19. Beginning theory is an easy introduction to the realm of literary theory. It covers a variety of different outlooks to how to analyse a literary text. There's the highly theoretical like postmodernism and poststructuralism and them more specific such as feminist and marxist critic. I read this as a beginner so can't comment on its accuracy but I did find it very accessible and quite comptehensive for my needs.

    20. Reading this overview, one would be forgiven for thinking that all the theory and criticism of the last century took place in England and America. I was also disappointed that there was no treatment of phenomenology. Otherwise, I found it very helpful for plotting the historical and intellectual trajectory of the discipline as an ongoing dialectic of historical and aesthetic valences.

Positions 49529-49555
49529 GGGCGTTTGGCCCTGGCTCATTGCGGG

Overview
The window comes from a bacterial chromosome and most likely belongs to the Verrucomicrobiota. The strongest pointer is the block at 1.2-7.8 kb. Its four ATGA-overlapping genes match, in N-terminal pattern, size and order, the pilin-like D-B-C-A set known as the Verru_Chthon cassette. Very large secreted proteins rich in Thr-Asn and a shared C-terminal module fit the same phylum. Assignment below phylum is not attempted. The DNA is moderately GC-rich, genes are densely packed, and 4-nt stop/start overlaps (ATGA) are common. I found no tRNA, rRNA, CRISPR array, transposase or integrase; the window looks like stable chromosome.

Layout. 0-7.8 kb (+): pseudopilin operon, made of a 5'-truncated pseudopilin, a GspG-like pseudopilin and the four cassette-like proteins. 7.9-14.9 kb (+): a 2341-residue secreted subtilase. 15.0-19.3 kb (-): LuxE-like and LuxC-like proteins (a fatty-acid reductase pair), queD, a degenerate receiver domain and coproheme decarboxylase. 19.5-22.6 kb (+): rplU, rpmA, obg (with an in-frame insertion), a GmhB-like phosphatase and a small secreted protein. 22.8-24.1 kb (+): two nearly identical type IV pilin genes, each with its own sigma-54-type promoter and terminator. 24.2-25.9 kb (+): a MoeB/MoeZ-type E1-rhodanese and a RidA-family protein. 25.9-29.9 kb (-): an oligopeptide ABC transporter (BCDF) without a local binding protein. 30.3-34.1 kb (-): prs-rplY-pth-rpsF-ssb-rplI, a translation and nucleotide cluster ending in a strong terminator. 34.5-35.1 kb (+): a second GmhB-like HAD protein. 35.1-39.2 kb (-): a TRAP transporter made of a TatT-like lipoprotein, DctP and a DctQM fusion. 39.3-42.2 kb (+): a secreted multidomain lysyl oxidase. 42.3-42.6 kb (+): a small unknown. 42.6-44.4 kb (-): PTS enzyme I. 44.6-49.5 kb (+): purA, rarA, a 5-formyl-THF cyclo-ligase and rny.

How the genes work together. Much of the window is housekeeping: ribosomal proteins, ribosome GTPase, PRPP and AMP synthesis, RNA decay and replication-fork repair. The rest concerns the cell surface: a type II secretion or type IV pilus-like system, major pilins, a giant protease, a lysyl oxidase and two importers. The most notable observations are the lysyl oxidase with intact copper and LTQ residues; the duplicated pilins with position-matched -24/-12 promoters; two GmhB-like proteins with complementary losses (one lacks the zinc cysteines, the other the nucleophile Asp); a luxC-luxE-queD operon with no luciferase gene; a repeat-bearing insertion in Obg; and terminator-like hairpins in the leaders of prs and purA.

21. Great overview of the different literary theories. Barry does a good job parsing out the differences in theories and tracing the history of theory as it developed. It definitely helped me during my class.

    22. Consistently good. A jargon-free textbook that is easy to read and gets the job done. I especially liked the "what x critics do?" and the "selected reading" appendices at the end of every chapter. I knew most of the stuff but still benefited from reading it.

    23. Into the rubbish bin. What a load of crap A perfect example of " those who cannot write, tell you what to think about writing". No thanks.

    24. This is not a bad book for a course book. I read this for a literary theory course and found it quite useful. It's quite comprehensible, although it does get a bit abstract at times. However, that's alright as it's probably almost impossible to write about literary theory without getting abstract. This book introduces most of the major literary theories such as structuralism, marxism, queer theory and eco-criticism. I think it's a good book choice for a university foundation/introduction course. [...]